16 April 2011

Introducing: Passenger Transport

We mentioned the new kid on the block in yesterday's post and plan to detail the new fortnightly publication in more depth now.

Issue 001 went live in March

Getting straight to the point, this is almost certainly the format New Transit should have taken, rather than getting hung up on 'synergising' with everything and everyone. I would like to think that two years ago when we politiely criticised the 50% cut in Transit magazines when the new format was adopted, that some working in said publication also felt that perhaps they were not being forced in the right direction as Passenger Transport is produced and edited by the former Editor and Assistant Editor of New Transit!

Passenger Transport's managing editor and publisher is Robert Jack and his deputy is Andrew Garnett, both having left New Transit within what seemed like days of each other. Such a twin departure is very unusual and I'm sure there will be a story to tell!

However, every cloud and all that... has seen Messrs Jack and Garnett produce a publication that fills a most definite void in the market. Passenger Transport contains 32 pages and details transport news stories of the past fortnight. Specifically, in-depth balance sheet analysis is undertaken and reported, with the latest edition devoting two pages to National Express Group's 'bounce back' in a style identical to the old Transit. The omission of this information in New Transit was one of our main criticisms.

'exciting new journey' is a little cringeworthy, but we wish them both the best of luck. LEYTR subscriptions have not been hit by the financial downturn and if this is anything to go by, demand still appears high for a paper publication

Each Passenger Transport magazine (of which there have been four to date) omits a load of froth that can often consume the first few pages of some magazines (adverts and an extended contents page), and has a detailed story on its front cover; the editorial is on page 2 and then a lead story on 3 and another on both 4 and five. Pages 6, 8, 9, 10, 12 and 13 are devoted to transport news stories (16 in total) then 4 pages devoted to analysis - NEG and rail patronage growth following the release of latest figures. Alex Warner appears to have a regular two-page feature where he reviews rail journeys (this week Arriva Trains Wales, last week was Virgin). Two pages have been devoted to letters from readers (x3) followed by a fascinating two-page spread on Edinburgh's trams and how some may end up in Croydon.

Most industry publications seem to need to have a Westminster Insider and Passenger Transport is no different, though theirs writes the regular one-page Homer's Odyssey column, in which s/he imagines how the DfT's permanent secretary might be feeling right now, off-the-record of course. Towards the back now and 4 pages are devoted to events and event reports and one for careers. The back page is similar to most industry mags with tongue-in-cheek short reports (I do believe we featured in Issue 003, though they managed to re-word our trivia question so that it actually made sense!).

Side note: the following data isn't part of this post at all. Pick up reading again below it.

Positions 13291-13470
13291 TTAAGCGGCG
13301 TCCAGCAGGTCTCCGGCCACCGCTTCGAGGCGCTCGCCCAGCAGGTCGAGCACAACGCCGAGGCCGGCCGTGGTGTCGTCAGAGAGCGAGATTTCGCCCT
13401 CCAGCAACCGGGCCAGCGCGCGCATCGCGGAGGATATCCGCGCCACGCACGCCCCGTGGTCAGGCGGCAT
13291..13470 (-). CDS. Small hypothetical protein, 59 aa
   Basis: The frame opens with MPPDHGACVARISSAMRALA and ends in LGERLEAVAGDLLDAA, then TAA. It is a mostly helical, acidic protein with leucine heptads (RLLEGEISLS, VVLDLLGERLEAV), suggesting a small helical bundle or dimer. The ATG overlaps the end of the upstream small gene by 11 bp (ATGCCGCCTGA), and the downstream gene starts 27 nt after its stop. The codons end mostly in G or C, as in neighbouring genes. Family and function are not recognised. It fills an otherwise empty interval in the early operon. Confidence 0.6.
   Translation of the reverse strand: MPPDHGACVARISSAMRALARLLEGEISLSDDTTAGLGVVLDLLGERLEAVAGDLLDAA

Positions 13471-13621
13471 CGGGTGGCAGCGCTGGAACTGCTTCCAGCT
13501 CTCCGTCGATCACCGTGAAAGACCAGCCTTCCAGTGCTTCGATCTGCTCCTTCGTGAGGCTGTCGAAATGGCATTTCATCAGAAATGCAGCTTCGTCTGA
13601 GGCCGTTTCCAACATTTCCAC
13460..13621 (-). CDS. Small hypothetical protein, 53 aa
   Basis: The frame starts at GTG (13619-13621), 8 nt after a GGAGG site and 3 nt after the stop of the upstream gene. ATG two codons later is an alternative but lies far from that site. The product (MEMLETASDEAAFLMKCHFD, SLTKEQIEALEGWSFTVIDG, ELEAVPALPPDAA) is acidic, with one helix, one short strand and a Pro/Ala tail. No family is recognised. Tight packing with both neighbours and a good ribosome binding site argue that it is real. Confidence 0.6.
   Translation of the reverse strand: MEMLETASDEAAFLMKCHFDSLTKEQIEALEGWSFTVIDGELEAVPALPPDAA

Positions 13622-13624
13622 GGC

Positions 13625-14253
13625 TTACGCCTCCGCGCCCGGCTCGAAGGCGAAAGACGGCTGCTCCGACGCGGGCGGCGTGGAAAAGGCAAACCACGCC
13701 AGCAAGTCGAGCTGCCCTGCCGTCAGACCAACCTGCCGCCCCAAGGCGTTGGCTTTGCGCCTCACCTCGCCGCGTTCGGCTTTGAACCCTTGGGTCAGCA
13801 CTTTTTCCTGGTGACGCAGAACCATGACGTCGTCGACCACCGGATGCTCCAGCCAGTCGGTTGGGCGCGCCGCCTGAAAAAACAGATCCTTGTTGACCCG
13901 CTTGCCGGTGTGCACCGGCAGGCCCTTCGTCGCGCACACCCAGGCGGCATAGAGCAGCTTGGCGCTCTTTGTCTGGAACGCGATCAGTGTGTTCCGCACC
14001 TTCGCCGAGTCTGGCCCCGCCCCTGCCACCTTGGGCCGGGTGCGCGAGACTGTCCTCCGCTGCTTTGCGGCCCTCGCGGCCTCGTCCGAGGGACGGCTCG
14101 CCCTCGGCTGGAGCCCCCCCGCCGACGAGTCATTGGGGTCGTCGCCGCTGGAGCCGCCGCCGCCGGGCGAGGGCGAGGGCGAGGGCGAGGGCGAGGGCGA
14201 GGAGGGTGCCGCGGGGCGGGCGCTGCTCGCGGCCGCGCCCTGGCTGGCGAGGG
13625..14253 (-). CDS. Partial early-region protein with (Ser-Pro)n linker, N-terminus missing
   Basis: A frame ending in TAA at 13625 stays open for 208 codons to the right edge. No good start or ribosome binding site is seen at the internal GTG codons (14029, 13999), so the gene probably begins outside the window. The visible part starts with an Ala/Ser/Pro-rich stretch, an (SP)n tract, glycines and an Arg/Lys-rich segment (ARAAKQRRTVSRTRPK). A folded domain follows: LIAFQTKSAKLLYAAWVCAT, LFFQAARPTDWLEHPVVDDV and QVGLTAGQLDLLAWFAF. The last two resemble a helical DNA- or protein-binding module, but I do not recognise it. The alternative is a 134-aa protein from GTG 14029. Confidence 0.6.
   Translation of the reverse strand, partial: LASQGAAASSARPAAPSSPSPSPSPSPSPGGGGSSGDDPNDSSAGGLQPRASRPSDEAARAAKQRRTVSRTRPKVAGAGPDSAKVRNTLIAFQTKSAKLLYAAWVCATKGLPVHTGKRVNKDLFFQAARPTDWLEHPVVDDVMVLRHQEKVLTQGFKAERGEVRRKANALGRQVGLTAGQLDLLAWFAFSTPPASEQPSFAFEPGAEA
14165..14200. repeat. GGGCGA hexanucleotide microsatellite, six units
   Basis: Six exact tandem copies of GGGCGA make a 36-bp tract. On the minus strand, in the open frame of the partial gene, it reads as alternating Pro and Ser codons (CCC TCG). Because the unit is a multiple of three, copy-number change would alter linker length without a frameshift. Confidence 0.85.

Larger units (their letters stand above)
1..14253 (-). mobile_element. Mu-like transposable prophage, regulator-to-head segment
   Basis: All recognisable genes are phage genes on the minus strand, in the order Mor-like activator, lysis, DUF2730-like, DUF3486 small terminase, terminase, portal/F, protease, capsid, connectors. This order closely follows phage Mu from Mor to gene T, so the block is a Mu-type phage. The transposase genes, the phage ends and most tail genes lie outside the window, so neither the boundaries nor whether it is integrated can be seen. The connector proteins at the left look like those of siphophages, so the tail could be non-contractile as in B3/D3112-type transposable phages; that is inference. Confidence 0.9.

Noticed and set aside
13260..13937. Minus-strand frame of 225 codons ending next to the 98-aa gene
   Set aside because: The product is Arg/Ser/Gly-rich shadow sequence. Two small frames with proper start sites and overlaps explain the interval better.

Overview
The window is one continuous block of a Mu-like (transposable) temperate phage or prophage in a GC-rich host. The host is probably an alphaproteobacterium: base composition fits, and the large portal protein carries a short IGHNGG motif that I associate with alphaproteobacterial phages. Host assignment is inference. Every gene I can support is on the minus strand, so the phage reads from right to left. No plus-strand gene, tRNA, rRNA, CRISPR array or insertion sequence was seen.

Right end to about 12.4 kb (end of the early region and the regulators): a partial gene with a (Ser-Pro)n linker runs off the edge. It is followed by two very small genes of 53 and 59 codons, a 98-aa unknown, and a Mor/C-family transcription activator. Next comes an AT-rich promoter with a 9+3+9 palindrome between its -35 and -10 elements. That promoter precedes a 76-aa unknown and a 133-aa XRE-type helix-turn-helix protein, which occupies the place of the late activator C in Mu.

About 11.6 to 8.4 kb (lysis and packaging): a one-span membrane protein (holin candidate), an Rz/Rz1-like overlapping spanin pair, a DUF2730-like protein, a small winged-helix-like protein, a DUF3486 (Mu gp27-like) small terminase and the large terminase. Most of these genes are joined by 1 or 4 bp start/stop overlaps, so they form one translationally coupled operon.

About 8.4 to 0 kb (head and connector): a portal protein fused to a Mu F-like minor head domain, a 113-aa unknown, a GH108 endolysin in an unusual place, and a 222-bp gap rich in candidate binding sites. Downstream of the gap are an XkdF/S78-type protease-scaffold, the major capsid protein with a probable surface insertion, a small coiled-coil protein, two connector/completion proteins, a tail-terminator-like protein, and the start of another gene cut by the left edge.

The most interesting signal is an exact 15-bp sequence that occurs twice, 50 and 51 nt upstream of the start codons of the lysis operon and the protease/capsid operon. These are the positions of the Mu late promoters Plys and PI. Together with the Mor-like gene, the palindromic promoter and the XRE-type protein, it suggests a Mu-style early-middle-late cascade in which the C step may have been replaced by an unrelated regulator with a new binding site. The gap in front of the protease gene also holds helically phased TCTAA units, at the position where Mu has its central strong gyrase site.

One would hope that with increased subscriptions will come the confidence to extend the news stories and analysis. Despite there always being room for more news stories in my mind, what there is appears to be of considerable substance. Photos are limited though in some cases appear very large, presumably to fill a page where text is limited.

Now to the price. I will admit to seeing the price tag and feeling a little disheartened, but I was comparing it with New Transit. There are double the number of editions of Passenger Transport a year than New Transit (possibly four times the number if New Transit start to double-up as they did with January/February), so the annual cost of £140 equates to £5.83 per copy (or £4.38 with a special offer that runs until the end of the month) is very favourable to the £7.92 that New Transit equates to.

Admittedly New Transit offers access to articles and archives online but (and I hope Passenger Transport appreciated this early on), not everyone wants to spend hours clicking away online - we like to be able to browse our magazine on the bus or Tube or in the queue for the temporary traffic lights that have been there for three weeks now and no work to show for it!

A special offer for 3 years' subscription is currently available, costing £281.25, which equates to £3.91 per copy. This is the same as Buses magazine but produced twice as often with more detailed and in-depth stories and analysis that very much appeals to us both.

In summary, if you felt New Transit headed in the wrong direction and that you want a detailed, informed transport magazine that doesn't make you gag by trying to offer synergies with everything, Passenger Transport is well worth a read. We hope others feel the same and are able to commit financially to this worthwhile publication. £281.25 might seem a lot, but we plan on dropping one of our subscriptions this year thereby saving just enough to splash out on Passenger Transport.

Our only criticism is that currently much of each magazine can be read for free online at the moment. We hope the plan is to limit this significantly in the near future.

Passenger Transport website

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